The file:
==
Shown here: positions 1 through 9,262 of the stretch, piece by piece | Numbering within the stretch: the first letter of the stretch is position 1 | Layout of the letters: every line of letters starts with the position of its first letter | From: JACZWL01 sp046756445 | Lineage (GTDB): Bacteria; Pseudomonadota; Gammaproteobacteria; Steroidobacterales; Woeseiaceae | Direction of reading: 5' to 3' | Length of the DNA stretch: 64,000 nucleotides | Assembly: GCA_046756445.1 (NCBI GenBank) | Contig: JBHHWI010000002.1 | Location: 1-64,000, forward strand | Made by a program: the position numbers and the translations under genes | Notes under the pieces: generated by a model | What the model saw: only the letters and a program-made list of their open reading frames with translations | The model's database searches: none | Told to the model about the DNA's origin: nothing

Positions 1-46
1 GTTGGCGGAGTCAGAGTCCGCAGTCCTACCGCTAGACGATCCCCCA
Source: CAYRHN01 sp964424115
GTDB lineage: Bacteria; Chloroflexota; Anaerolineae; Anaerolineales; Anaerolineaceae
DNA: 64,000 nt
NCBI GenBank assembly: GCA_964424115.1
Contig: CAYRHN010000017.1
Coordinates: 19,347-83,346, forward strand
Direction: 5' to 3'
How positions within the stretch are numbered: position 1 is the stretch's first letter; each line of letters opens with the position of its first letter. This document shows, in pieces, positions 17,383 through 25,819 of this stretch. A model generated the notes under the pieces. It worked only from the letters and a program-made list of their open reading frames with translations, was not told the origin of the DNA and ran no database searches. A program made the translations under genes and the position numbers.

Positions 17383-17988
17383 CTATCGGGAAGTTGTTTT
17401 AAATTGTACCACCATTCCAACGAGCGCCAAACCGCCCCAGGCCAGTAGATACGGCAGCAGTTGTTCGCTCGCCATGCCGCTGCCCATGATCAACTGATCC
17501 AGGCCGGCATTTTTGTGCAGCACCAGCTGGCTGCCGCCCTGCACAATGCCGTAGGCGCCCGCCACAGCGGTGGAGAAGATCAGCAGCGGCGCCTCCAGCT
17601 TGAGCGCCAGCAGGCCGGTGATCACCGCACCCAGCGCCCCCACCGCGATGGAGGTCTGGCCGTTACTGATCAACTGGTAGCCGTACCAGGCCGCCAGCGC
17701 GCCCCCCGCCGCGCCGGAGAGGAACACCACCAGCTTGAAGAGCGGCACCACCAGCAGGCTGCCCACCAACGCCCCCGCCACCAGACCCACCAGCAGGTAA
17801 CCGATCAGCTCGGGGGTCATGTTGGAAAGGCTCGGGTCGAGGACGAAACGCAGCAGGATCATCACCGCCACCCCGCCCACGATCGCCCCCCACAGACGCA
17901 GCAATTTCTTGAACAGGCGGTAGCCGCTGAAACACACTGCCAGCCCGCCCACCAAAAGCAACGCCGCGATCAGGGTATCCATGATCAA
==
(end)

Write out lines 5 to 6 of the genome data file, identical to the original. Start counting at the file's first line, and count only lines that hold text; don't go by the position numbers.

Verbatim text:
GTDB lineage: Bacteria; Chloroflexota; Anaerolineae; Anaerolineales; Anaerolineaceae
DNA: 64,000 nt